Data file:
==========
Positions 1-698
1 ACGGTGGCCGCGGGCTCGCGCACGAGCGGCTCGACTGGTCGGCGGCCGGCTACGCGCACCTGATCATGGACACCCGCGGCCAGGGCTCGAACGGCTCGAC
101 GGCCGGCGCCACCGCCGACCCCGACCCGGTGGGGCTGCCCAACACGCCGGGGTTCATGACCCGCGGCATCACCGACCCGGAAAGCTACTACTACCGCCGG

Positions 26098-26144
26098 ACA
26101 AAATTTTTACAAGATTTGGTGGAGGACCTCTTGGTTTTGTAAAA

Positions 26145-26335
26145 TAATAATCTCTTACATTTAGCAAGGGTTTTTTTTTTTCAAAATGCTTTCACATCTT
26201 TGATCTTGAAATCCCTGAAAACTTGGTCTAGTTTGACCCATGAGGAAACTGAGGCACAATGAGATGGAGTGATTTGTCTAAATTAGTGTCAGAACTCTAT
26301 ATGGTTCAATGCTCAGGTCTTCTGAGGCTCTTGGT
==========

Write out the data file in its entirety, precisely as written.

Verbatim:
Positions 1-698
1 ACGGTGGCCGCGGGCTCGCGCACGAGCGGCTCGACTGGTCGGCGGCCGGCTACGCGCACCTGATCATGGACACCCGCGGCCAGGGCTCGAACGGCTCGAC
101 GGCCGGCGCCACCGCCGACCCCGACCCGGTGGGGCTGCCCAACACGCCGGGGTTCATGACCCGCGGCATCACCGACCCGGAAAGCTACTACTACCGCCGG

Positions 26098-26144
26098 ACA
26101 AAATTTTTACAAGATTTGGTGGAGGACCTCTTGGTTTTGTAAAA

Positions 26145-26335
26145 TAATAATCTCTTACATTTAGCAAGGGTTTTTTTTTTTCAAAATGCTTTCACATCTT
26201 TGATCTTGAAATCCCTGAAAACTTGGTCTAGTTTGACCCATGAGGAAACTGAGGCACAATGAGATGGAGTGATTTGTCTAAATTAGTGTCAGAACTCTAT
26301 ATGGTTCAATGCTCAGGTCTTCTGAGGCTCTTGGT